Can each case contain multiple instructions using braces "{}" or is a case limited to 1 instruction and the break statement.

    Finally, for now... what exactly does the "break" statement do?

    Thanks
     
  2. MrChips

    Moderator

    Oct 2, 2009
    12,449
    3,365
    All instruction formats can be considered as a "simple" statement or a "compound" statement.

    For example, this is a simple statement:
    Code ( (Unknown Language)):
    1.  
    2.  x = 123;
    3.  
    A compound statement is a group of statements enclosed by the braces {}, for example:
    Code ( (Unknown Language)):
    1.  
    2. {
    3.    x = 123;
    4.    y = x/2;
    5. }
    6.  
    Anytime you see a simple statement being used, it can be replaced with a compound statement. So in your example of the switch/case structure

    instruction;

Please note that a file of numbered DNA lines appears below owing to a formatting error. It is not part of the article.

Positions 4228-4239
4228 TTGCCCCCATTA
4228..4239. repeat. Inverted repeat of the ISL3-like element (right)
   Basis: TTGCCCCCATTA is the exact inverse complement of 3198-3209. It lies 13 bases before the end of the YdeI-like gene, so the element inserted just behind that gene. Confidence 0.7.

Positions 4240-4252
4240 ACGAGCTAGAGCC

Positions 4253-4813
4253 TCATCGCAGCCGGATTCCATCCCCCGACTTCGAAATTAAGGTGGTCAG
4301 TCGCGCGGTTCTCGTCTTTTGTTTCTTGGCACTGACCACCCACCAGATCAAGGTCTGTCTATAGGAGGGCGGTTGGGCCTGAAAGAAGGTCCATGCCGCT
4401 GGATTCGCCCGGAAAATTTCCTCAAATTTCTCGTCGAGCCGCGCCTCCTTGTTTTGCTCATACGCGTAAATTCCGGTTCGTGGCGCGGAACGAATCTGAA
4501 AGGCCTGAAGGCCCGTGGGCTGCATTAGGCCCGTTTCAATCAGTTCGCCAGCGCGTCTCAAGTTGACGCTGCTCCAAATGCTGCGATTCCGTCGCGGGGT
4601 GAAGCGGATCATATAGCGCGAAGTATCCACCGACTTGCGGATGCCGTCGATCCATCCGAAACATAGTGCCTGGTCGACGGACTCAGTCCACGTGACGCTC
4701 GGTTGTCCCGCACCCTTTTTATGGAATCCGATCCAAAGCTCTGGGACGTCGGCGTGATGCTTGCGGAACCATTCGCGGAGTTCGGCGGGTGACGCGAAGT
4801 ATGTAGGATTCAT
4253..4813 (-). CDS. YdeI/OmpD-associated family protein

can be replaced with
    Code ( (Unknown Language)):
    1.  
    2. {
    3.   instruction1;
    4.   instruction2;
    5.   instruction3;
    6. }
    7.  
    In a switch/case structure the break; statement is important. This ends the instructions to be executed for that case.
    Without the break; the instructions that follow will be executed.

    The switch/case structure is essentially a sequence of

    Code ( (Unknown Language)):
    1.  
    2. if ( x == case1 )
    3. {
    4. }
    5. else if ( x == case2 )
    6. {
    7. }
    8. else if ( x == case3 )
    9. {
    10. }
    11.  
     
  3. ke5nnt

    Thread Starter Active Member

    Mar 1, 2009
    384
    15